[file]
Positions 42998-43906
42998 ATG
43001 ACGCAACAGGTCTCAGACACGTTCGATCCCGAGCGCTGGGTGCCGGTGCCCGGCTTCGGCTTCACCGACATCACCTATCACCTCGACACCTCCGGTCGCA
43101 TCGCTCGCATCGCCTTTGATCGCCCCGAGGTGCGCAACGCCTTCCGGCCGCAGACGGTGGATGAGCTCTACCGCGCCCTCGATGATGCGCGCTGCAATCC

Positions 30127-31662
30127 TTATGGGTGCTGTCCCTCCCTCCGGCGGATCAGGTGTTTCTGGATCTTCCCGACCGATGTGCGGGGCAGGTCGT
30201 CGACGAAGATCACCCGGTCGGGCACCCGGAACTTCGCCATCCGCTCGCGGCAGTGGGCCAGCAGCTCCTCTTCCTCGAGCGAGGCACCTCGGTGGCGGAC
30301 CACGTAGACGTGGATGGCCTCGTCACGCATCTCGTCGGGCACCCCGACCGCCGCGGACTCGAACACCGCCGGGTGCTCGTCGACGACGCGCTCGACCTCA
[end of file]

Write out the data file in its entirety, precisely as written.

Positions 42998-43906
42998 ATG
43001 ACGCAACAGGTCTCAGACACGTTCGATCCCGAGCGCTGGGTGCCGGTGCCCGGCTTCGGCTTCACCGACATCACCTATCACCTCGACACCTCCGGTCGCA
43101 TCGCTCGCATCGCCTTTGATCGCCCCGAGGTGCGCAACGCCTTCCGGCCGCAGACGGTGGATGAGCTCTACCGCGCCCTCGATGATGCGCGCTGCAATCC

Positions 30127-31662
30127 TTATGGGTGCTGTCCCTCCCTCCGGCGGATCAGGTGTTTCTGGATCTTCCCGACCGATGTGCGGGGCAGGTCGT
30201 CGACGAAGATCACCCGGTCGGGCACCCGGAACTTCGCCATCCGCTCGCGGCAGTGGGCCAGCAGCTCCTCTTCCTCGAGCGAGGCACCTCGGTGGCGGAC
30301 CACGTAGACGTGGATGGCCTCGTCACGCATCTCGTCGGGCACCCCGACCGCCGCGGACTCGAACACCGCCGGGTGCTCGTCGACGACGCGCTCGACCTCA